When it is dark enough, you can see the stars

This weekend we attended the Battle at Hovander Farm, our 2nd Civil War reenactment event. It is put on by the Washington Civil War Association, and we’ve found them to be a very friendly and welcoming group. One thing people may not realize about the civil war (and about military activities in general) is that women were active and often welcome participants. Many served as nurses and laundresses, but there were also women who donned uniforms and fought for their beliefs. Some did so disguised as men, but some were known to their comrades as women and accepted. The modern world of reenactment is even more welcoming to women interested in exploring the martial aspects of their interests and genealogical history. We were ‘recruited’ by both Union and Confederate units, marine & artillery. Talking with people who enjoy not only the historical aspects of their ‘hobby’ but also the physical recreation of the past is inspiring, and their love of what they do really shines forth.

We’re constantly researching how our ancestors lived and farmed, and looking to integrate these traditional ways into our everyday life. Our ancestors were survivors, and learning what worked for them and why may help us navigate tough times now. One helpful aspect of reenacting historical times is that the ‘gear’ involved is generally functional. It has to stand up to being used, not just hung on a wall or placed in a cabinet to look nice. We bought a simple candle lantern of a fairly common style at the event, which will complement the oil lamp bought a few months ago.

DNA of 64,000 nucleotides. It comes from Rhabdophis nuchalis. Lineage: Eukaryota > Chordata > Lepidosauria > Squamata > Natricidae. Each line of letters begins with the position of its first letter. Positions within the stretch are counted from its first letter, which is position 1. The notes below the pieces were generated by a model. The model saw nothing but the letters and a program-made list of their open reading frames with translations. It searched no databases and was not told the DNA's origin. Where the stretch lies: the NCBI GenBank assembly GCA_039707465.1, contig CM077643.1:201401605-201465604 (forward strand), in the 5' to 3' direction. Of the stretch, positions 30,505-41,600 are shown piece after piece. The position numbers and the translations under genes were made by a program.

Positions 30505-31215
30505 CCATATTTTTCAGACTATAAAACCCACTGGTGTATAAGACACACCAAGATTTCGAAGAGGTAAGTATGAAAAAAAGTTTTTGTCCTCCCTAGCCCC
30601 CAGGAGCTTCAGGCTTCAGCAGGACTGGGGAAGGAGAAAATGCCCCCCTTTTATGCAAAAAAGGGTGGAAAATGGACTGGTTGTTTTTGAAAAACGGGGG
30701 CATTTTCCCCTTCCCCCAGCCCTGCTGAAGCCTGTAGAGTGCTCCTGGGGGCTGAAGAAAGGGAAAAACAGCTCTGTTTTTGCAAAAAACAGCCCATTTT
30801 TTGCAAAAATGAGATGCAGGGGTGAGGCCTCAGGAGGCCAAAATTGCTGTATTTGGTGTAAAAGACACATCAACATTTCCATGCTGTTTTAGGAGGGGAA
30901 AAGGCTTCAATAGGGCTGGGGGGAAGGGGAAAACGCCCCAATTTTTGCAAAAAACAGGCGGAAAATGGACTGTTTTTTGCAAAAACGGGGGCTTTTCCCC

This fall, starting with the Autumnal Equinox, we’re planning to use as little electric light as possible after sunset. There is accumulating evidence that artificial light can cause major health problems in mammals, and at very least disrupts our sleep patterns. Some researchers say that artificial light at night can even cause cancer. Obviously, candles and oil lamps are still artificial light sources, but they are much less disruptive than an incandescent bulb. And somehow the darker rainy evenings are much more pleasant in the warm light of a lamp or lantern. Here is a fascinating account of one family’s experiment in living with less light that I can’t wait to duplicate in our own way.

Another beneficial effect of having less light at night is that it will be easier to step outside and enjoy the Perseid meteor showers this week. The Moon is just a couple of days past new at the shower’s peak, so there will be no moonlight to interfere with the faint meteors. The shower should reach its peak in the hours after midnight (before dawn on August 13), with a maximum of a few dozen meteors visible per hour.

(The title of this blog post is a quote attibuted to a number of people – Charles Austin Beard, Dr. Martin Luther King, Jr., Ralph Waldo Emerson, and more. Whoever said it, I like it!)

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